In a letter to the editor of the Daily Transcript, the CEO and Board President of SDCERS noted that the city contributed $430 million to the pension system last year (where did that number came from?) but that the city’s increased actuarial liabilities for the last year have not been calculated (or, more likely, announced) yet. So, it would be foolish to compare current assets to last year’s liabilities. In fact, they conclude, “any guess about the [actual current] size of the unfunded liability is just that – a guess.” So, why the misguided announcement of the new found assets?
City CEO Jay Goldstone, who apparently doesn’t want to wear a “stupid” button, said,
I don’t know how much of this billion dollars could be used or will be used to pay off the deficit. I have to believe it’s not going to be the whole billion.
I spoke this past week to a fellow formerly very familiar with the SDCERS pension system. In considering this latest rancid piece of bait, he said (disgustingly), “I don’t believe anything those guys put out any more.”
Can You Pass Me That Bucket Over There: In another event at SDCERS, the recent Staff Compliance Report for Dec. 4 reflects the efforts of the system to obtain a private letter ruling from the IRS for a new “Preservation of Benefit” trust. This new fund is required because for some city retirees, what the system pays out to them exceeds the current $175,000 maximum annual payout allowed under IRS Section 415 (this will increase to $180,000 in 2007). The new trust fund will hypothetically handle these excess benefits so they can still be paid out.
MIA: Whatever happened to the Secondary Voluntary Disclosure on the city of San Diego’s Water Utility Department financial statements for 2002? Back in Jan., March and April of 2004, the city confessed to massive errors and omissions on its 2002 General Fund and Wastewater financials promising that a comparable disclosure for the water department forthcoming – post haste. By August of 2004, the city’s disclosure folks said that this MIA disclosure would be released at the same time KPMG produced its opinion on the 2003 Financial Statements. But, KPMG didn’t have anything to do with the Secondary Voluntary Disclosures. Did KPMG’s audit scope include the Water Utility Department, or was it limited to just the General Fund and Wastewater? Remember, like with the SDCERS audits, it’s all about the scope. It’s long been known in the city that the water department’s financials are “a mess.” By now, you’d think we’d know more about this. This matters because we are now going to be paying yet again increased water fees and we don’t even know the status of the water departments past or current finances. And, despite comments that an “audit” of illegal transfers from the water department was done last summer, the fact is that only a “review” was done -definitely not an audit. Probably for a reason.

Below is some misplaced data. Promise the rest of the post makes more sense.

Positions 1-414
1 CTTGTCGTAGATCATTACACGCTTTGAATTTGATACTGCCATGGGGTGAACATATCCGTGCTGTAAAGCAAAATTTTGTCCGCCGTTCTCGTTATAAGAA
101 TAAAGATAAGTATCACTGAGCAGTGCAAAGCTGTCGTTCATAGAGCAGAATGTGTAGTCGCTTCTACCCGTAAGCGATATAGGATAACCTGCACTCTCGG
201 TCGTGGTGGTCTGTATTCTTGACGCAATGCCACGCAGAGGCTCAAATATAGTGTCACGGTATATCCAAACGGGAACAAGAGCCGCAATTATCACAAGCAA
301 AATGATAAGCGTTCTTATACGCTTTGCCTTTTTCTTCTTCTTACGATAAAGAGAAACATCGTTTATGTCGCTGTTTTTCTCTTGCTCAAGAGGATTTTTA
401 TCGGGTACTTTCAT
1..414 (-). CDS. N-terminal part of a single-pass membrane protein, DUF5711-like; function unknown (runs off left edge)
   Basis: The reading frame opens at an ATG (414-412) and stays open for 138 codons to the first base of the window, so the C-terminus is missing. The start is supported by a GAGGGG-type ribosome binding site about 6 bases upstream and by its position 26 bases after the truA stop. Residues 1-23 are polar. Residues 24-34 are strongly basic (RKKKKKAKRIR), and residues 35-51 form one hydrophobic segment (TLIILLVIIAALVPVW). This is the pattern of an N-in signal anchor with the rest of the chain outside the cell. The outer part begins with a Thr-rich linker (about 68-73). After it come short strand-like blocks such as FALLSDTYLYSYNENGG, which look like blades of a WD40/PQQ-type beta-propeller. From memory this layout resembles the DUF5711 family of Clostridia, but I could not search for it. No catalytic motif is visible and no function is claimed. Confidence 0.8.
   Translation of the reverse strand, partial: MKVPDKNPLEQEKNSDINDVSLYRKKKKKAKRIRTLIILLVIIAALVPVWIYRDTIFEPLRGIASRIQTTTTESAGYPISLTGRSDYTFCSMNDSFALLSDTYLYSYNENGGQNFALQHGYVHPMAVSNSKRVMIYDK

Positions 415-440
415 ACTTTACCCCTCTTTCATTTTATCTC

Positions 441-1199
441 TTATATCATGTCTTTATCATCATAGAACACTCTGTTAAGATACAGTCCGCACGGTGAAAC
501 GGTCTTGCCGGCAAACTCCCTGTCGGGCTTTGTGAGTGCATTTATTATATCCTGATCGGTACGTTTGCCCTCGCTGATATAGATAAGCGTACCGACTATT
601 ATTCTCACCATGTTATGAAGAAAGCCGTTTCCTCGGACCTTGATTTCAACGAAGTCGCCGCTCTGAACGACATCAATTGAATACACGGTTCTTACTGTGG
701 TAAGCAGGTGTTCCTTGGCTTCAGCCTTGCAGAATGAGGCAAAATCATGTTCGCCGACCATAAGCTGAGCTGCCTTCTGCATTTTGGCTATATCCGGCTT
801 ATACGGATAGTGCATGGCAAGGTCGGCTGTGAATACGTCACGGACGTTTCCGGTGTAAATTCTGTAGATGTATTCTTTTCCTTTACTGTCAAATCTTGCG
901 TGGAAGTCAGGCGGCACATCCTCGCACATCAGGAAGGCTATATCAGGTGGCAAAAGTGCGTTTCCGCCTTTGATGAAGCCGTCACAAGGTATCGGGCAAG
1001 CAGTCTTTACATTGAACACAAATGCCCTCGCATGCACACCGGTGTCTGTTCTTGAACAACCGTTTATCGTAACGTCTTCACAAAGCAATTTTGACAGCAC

Quality of Life Tax: The one thing we have here that we don’t pay for is our “quality of life.” It’s free. Like the sun, blue sky, the fresh breeze, and the blue ocean water (at least when we aren’t dumping our raw sewage in it).
Last Thursday’s “Full Focus” on KPBS featured SANDAG’s Executive Director Gary Gallegos discussing a forthcoming tax initiative to fund “quality of life” items like beach sand and open space. A precursor of Christmases to come.
Last week, this post looked at the inevitable privatization of Balboa Park, because there is not now, and won’t be for a long time, any money to do the repair and maintenance of that facility. It used to be paid from the city’s General Fund taxes, but as we now know, those are thin at best and we will be removing hundreds of millions each year for decades to pay off the pension deficit crisis. In the end, we will all pay for our use of the park in the future.
Perhaps SANDAG has realized that this model must be employed in virtually every other element of San Diego life. New money has to materialize to provide what we have always had in the past, because so much of what we are already paying must now be diverted to pay off of the pension mess over the next decades.
There has always been an alternative to a Chapter 9 plan of adjustment. What we are doing now is it. And, it’s just beginning.
The mayor now leads the charge on the next round of sewer and water rate increases even though it conflicts with his campaign commitment no to do so:
I do not support increases in taxes or fees to solve the current crisis. The mayor and council created the current crisis, and it is not fair to ask the taxpayers to pay for politicians’ mistakes, nor does it make sense to reward bad behavior.